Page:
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Notice

Housing Opportunity Through Modernization Act of 2016: Solicitation of Comments on Implementation of Public Housing Income Limit

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AGENCY:

Office of the Assistant Secretary for Public and Indian Housing, HUD.

ACTION:

Notice for comment.

SUMMARY:

On July 29, 2016, President Obama signed into law the Housing Opportunity Through Modernization Act of 2016 (HOTMA). One of the statutory amendments made by HOTMA adds an income limit to the Public Housing program. This notice informs the public of how HUD proposes to implement that income limit and solicits comments on that methodology.

DATES:

Comment Due Date: December 29, 2016.

ADDRESSES:

Interested persons are invited to submit comments regarding this notice for comment. All communications must refer to the above docket number and title. There are two methods for submitting public comments.

1. Submission of Comments by Mail. Comments may be submitted by mail to the Regulations Division, Office of General Counsel, Department of Housing and Urban Development, 451 7th Street SW., Room 10276, Washington, DC 20410-0500.

2. Electronic Submission of Comments. Interested persons may submit comments electronically through the Federal eRulemaking Portal at www.regulations.gov. HUD strongly encourages commenters to submit comments electronically. Electronic submission of comments allows the commenter maximum time to prepare and submit a comment, ensures timely receipt by HUD, and enables HUD to make comments immediately available to the public. Comments submitted electronically through the www.regulations.gov Web site can be viewed by other commenters and interested members of the public. Commenters should follow the instructions provided on that site to submit comments electronically.

No Facsimile Comments. Facsimile (fax) comments are not acceptable.

Public Inspection of Public Comments. All properly submitted comments and communications submitted to HUD will be available for public inspection and copying between 8 a.m. and 5 p.m., weekdays, at the above address. Due to security measures at the HUD Headquarters building, an advance appointment to review the public comments must be scheduled by calling the Regulations Division at 202-708-3055 (this is not a toll-free number). Individuals with speech or hearing impairments may access this number via TTY by calling the Federal Relay Service at 800-877-8339 (this is a toll-free number). Copies of all comments submitted are available for inspection and downloading at www.regulations.gov.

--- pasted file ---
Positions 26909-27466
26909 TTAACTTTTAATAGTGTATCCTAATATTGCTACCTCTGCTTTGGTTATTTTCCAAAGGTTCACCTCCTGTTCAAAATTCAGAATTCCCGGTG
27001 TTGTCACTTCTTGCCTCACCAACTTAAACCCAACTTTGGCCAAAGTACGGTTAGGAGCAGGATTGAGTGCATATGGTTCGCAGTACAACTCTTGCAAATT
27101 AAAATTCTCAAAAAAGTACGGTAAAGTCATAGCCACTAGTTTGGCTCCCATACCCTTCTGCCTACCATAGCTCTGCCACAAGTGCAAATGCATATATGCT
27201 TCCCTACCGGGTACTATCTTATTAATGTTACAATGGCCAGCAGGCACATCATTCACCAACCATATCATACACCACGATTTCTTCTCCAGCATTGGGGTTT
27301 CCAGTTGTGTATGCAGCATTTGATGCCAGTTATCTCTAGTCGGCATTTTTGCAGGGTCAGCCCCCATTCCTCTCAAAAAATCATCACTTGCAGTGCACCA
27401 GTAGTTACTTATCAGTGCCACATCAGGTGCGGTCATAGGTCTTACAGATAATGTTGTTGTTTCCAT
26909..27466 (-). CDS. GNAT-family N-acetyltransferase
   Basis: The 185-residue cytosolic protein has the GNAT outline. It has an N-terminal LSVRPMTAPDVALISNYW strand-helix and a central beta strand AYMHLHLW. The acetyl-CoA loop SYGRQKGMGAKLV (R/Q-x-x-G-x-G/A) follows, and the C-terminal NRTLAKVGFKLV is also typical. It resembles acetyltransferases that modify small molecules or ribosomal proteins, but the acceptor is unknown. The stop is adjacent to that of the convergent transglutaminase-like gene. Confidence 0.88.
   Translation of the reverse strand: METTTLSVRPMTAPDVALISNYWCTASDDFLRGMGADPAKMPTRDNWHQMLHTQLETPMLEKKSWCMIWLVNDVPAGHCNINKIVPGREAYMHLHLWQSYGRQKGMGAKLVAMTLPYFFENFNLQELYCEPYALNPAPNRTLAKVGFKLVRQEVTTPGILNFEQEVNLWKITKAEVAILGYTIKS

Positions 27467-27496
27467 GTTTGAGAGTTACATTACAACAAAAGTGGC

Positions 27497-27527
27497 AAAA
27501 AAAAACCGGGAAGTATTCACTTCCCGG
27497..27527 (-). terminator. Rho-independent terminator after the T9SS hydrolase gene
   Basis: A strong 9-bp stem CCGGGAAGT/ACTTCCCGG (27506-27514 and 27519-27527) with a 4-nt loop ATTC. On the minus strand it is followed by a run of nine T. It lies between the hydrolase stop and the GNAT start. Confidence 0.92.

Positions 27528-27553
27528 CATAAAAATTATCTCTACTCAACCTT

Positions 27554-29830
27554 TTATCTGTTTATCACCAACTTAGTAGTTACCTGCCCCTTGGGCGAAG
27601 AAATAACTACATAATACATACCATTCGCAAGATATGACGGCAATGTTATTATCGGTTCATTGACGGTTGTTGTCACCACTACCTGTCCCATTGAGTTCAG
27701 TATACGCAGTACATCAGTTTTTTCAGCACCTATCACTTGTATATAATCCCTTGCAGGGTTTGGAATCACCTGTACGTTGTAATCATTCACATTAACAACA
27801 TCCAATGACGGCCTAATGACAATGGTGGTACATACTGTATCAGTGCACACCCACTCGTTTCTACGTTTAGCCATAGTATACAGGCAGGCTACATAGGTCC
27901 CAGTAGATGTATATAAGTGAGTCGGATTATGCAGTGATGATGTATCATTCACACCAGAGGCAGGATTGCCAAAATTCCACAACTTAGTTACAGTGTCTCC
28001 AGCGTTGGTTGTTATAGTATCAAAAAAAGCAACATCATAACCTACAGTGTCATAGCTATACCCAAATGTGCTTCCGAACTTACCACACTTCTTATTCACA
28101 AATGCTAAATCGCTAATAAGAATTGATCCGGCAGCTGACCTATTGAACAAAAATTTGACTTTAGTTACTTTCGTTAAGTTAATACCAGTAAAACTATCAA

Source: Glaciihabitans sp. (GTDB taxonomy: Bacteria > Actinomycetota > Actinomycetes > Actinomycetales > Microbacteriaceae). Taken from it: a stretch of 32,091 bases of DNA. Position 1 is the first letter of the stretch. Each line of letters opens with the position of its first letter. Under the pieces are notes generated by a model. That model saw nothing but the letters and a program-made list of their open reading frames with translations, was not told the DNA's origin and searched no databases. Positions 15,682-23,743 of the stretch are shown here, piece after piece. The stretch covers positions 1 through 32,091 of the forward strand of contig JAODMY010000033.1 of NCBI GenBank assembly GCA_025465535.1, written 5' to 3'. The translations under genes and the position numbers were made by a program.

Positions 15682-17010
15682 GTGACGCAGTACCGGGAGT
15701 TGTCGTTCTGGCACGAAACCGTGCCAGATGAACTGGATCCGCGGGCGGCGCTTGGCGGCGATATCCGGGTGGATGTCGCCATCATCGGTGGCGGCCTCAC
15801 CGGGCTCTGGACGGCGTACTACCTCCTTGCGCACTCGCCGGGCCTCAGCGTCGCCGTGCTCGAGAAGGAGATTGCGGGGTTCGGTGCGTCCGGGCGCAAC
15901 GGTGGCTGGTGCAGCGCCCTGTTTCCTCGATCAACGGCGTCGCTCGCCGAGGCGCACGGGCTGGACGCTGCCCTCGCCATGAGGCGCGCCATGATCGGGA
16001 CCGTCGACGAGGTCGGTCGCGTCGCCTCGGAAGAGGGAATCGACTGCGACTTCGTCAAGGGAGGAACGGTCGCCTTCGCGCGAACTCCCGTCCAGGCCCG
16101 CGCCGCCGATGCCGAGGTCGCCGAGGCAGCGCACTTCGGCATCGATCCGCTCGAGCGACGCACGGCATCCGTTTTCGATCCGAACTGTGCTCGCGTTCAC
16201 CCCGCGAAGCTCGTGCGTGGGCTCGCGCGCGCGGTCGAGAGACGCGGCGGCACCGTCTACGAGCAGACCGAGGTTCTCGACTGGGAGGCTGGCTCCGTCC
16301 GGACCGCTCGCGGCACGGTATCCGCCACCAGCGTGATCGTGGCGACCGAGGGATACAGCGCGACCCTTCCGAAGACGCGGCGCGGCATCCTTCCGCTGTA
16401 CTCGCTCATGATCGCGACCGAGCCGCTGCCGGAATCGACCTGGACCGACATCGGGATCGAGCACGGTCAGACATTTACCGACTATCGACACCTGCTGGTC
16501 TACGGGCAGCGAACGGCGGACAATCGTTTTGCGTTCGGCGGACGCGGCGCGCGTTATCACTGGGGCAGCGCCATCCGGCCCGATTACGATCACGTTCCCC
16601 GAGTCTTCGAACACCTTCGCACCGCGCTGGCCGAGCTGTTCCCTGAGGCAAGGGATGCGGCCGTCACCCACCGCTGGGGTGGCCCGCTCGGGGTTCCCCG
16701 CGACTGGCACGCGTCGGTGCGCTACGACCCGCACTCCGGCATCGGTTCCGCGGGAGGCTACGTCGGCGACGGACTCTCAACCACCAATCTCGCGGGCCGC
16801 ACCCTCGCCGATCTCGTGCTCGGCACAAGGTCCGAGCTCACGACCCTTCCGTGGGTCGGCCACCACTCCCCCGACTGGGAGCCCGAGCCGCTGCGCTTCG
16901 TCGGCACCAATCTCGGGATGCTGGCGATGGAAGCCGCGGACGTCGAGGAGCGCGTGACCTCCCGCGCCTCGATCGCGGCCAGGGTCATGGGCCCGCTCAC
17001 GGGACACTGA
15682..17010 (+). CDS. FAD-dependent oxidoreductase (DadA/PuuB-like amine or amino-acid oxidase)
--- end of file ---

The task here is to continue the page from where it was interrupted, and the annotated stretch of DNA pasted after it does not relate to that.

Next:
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FOR FURTHER INFORMATION CONTACT:

If you have any questions, please send an email to HOTMAquestions@hud.gov.

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SUPPLEMENTARY INFORMATION:

I. Background

On July 29, 2016, President Obama signed HOTMA into law (Pub. L. 114-201, 130 Stat. 782). Section 103 places an income limitation on a public housing tenancy for families. The law requires that after a family's income has exceeded 120 percent of the area median income (AMI) for the most recent two consecutive annual reviews, a PHA must terminate the family's tenancy within 6 months of the second income determination or charge the family a monthly rent equal to the greater of (1) the applicable Fair Market Rent (FMR); or (2) the amount of monthly subsidy for the unit including amounts from the operating and capital fund. A PHA must notify a family of the potential changes to monthly rent after one year of the family's income exceeding 120 percent of the AMI. Pursuant to 24 CFR 960.503, this section does not apply to small PHAs that are renting to families with income over 120 percent of AMI. Each PHA must submit a report annually to HUD about the number of families residing in public housing with incomes exceeding the applicable income limitation and the number of families on the waiting lists for admission to public housing projects. Such reports must be publically available.